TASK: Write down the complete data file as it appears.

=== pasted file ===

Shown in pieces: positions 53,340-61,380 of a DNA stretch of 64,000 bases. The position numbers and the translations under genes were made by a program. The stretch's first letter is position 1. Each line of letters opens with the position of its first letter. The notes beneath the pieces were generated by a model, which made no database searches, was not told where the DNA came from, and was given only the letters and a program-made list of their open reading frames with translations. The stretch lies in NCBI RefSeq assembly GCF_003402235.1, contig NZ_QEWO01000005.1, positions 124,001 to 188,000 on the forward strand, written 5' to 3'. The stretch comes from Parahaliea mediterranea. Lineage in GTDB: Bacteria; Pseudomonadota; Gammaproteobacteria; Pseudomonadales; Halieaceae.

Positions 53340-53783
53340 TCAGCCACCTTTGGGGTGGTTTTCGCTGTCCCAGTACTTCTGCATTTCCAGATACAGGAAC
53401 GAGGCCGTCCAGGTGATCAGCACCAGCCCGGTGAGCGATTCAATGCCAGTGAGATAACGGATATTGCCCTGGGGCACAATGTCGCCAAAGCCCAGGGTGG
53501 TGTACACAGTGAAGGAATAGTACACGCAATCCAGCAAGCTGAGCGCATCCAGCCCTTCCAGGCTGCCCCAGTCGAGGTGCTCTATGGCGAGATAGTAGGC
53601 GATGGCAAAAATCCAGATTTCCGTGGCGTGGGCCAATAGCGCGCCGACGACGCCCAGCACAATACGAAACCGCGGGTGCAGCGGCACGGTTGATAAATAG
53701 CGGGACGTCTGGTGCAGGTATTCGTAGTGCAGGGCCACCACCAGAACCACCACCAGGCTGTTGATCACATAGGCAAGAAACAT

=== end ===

Shown in pieces: positions 53,340-61,380 of a DNA stretch of 64,000 bases. The position numbers and the translations under genes were made by a program. The stretch's first letter is position 1. Each line of letters opens with the position of its first letter. The notes beneath the pieces were generated by a model, which made no database searches, was not told where the DNA came from, and was given only the letters and a program-made list of their open reading frames with translations. The stretch lies in NCBI RefSeq assembly GCF_003402235.1, contig NZ_QEWO01000005.1, positions 124,001 to 188,000 on the forward strand, written 5' to 3'. The stretch comes from Parahaliea mediterranea. Lineage in GTDB: Bacteria; Pseudomonadota; Gammaproteobacteria; Pseudomonadales; Halieaceae.

Positions 53340-53783
53340 TCAGCCACCTTTGGGGTGGTTTTCGCTGTCCCAGTACTTCTGCATTTCCAGATACAGGAAC
53401 GAGGCCGTCCAGGTGATCAGCACCAGCCCGGTGAGCGATTCAATGCCAGTGAGATAACGGATATTGCCCTGGGGCACAATGTCGCCAAAGCCCAGGGTGG
53501 TGTACACAGTGAAGGAATAGTACACGCAATCCAGCAAGCTGAGCGCATCCAGCCCTTCCAGGCTGCCCCAGTCGAGGTGCTCTATGGCGAGATAGTAGGC
53601 GATGGCAAAAATCCAGATTTCCGTGGCGTGGGCCAATAGCGCGCCGACGACGCCCAGCACAATACGAAACCGCGGGTGCAGCGGCACGGTTGATAAATAG
53701 CGGGACGTCTGGTGCAGGTATTCGTAGTGCAGGGCCACCACCAGAACCACCACCAGGCTGTTGATCACATAGGCAAGAAACAT